The Parliamentary Select Committee for Business, Innovation and Skills is currently looking into adult literacy and numeracy. They have invited written submissions, questioned witnesses, and visited adult learners in a college and a prison.
This represents quite a remarkable level of public attention for a part of the education system that rarely enjoys centre stage. And its work is likely also to enjoy a high profile given the level of public concern over the English results in the latest OECD adult skills survey, about which I blogged at the time.
Having attended one morning of the Committee’s public sessions, where I gave evidence on behalf of Scotland’s Learning Partnership, I was struck by its seriousness and potential value for adult learners. Most of those who gave evidence alongside me worked for providers, often with strong special interests in a particular sub group of provision. This was enormously informative, even for someone like me who has worked in adult learning for some decades. It was striking that learners’ voices were missing from the august Westminster committee room in which we met.
Caroline Dinenage, Conservative MP for Gosport, has a track record of interest in and support for adult literacy, and she co-chairs the all-party parliamentary group on maths and numeracy. She set the inquiry in motion, and she will undoutbedly influence its final report. Her questioning of witnesses is thoughtful and informed, and reveals a particular interest in the role of volunteer tutors in helping to support basic skills learners.
I have developed considerable respect for Ms Dinenage, and I also very much welcome greater encouragement and support for those who work with adult learners on a voluntary basis. People who support peer learning in such contexts as prisons, men’s sheds, workplaces, community groups or parent and toddler groups are often likely to achieve much more than formal tuition in a less naturalistic setting.
But we can’t rely on volunteering on its own. It is too hit and miss: some groups may be well served by volunteers, others not; some volunteers may be highly competent, others not; some volunteers may know how to support progression, others not. So we certainly need training for voluntary tutors, and we need to remember that their own learning needs will develop over time. Volunteer tutoring works best when it is part of a strong lifelong learning system.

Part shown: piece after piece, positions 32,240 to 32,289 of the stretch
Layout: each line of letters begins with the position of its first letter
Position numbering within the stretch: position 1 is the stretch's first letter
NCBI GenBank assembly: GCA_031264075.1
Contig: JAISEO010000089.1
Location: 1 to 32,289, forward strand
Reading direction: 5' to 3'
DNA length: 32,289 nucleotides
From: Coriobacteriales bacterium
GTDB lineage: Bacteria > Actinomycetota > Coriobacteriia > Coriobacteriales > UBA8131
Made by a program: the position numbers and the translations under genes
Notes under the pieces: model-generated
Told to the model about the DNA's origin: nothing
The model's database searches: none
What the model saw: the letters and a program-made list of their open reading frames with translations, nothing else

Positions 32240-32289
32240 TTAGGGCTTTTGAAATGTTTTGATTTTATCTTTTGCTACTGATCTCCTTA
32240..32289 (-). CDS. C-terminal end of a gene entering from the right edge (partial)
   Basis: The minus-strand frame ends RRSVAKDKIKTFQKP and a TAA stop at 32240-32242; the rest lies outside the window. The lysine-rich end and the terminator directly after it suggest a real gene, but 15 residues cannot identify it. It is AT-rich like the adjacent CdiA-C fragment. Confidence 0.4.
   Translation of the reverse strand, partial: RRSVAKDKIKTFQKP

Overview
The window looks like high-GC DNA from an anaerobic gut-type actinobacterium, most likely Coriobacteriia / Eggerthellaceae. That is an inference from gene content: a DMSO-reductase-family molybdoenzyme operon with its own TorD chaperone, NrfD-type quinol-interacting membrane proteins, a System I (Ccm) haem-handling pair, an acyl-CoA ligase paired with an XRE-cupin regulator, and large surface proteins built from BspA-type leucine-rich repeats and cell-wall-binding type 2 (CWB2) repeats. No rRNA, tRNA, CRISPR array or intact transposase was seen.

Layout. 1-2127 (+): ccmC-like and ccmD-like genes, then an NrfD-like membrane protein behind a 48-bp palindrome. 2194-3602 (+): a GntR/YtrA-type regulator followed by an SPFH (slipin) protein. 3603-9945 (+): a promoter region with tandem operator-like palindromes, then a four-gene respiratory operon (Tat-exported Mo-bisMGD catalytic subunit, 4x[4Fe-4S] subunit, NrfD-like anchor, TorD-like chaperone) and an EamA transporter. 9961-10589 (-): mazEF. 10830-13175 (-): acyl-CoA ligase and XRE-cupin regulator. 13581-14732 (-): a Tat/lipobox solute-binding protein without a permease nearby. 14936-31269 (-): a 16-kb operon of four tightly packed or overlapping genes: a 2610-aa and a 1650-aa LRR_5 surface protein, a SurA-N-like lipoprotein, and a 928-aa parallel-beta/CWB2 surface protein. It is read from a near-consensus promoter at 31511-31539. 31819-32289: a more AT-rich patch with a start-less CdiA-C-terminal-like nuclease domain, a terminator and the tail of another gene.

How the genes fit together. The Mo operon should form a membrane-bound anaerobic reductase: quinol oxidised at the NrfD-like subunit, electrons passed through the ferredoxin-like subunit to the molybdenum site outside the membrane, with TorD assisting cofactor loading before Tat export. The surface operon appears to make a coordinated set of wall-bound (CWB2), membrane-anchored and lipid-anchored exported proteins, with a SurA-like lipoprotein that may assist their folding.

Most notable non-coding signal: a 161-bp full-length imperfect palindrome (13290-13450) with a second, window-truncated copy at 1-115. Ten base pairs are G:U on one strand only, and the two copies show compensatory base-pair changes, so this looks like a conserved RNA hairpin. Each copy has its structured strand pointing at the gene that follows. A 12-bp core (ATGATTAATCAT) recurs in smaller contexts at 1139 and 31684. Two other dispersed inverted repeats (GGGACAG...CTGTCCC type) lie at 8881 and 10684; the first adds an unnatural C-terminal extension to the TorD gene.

Another Conservative member of the Committee took the view that any problem with adult literacy and numeracy was the fault of what he calls ‘the educatioal establishment’. Brian Binley MP pursued a number of witnesses in the first part of the session (after which he left). The point that he wished to make was that the UK was the only country in the survey in which young adults performed more poorly than older adults, and this must therefore reflect badly on the ‘educational establishment’ that had taught these young adults as children.
Mr Binloey is no enemy of adult learning; on the contrary, he has spoken publicly and warmly of his own adult learning at the hands of the Workers Educational Association. Of course he was over-simplifying when he spoke about the ‘educational establishment’; he didn’t define what he meant by ‘the educational establishment’, he didn’t show much interest in precisely which young adults had been ‘let down badly’ by it, and he didn’t recognise that some parts of our education system perform extremely well by international standards. But he still has a point.
England and Northern Ireland (Scotland and Wales took no part) were indeed the only countries in the OECD adult skills survey where the younger generation of adults did less well than the older generation. This is a highly unusual result – normally, improvements in schooling mean that the young invariably do better than the old, even in countries where everyone believes that the young of today are useless wastrels. So the distinctive UK pattern requires explanation.
So far, the only explanation on offer has been the Conservatives’ knee-jerk response – namely, that the New Labour government made a complete hash of the schools system. Again, they are politicians, and saying that the last government messed things up is their job. But what is surprising to me is the complete silence of Britain’s educational research community on this topic – a research community, remember, that is totally dominated by specialists on schools and school teachers. I would dearly love to see one of them take a hard, close look at the OECD results, and tell us what (if anything) they mean.
Let me draw one obvious conclusion from this extraordinary finding. What it means is that a large group of young adults is exposed to the scarring effects of recession, while being equipped with relatively weak basic skills. This is a recipe for disaster, and I hope that the Select Committee’s report will include specific proposals for tackling this challenge as a matter of urgency.
Above all, I hope that practitioners and learners contact the Committee to share their views, expertise and experiences. While the Committee’s report is unlikely to lead to specific policy changes, it will certainly influence the climate of ideas in which policy is discussed. With an election scheduled for May 2015, the Committee’s recommendations will face a new Government. A lively response from the field can only help ensure that adult literacies are a priority.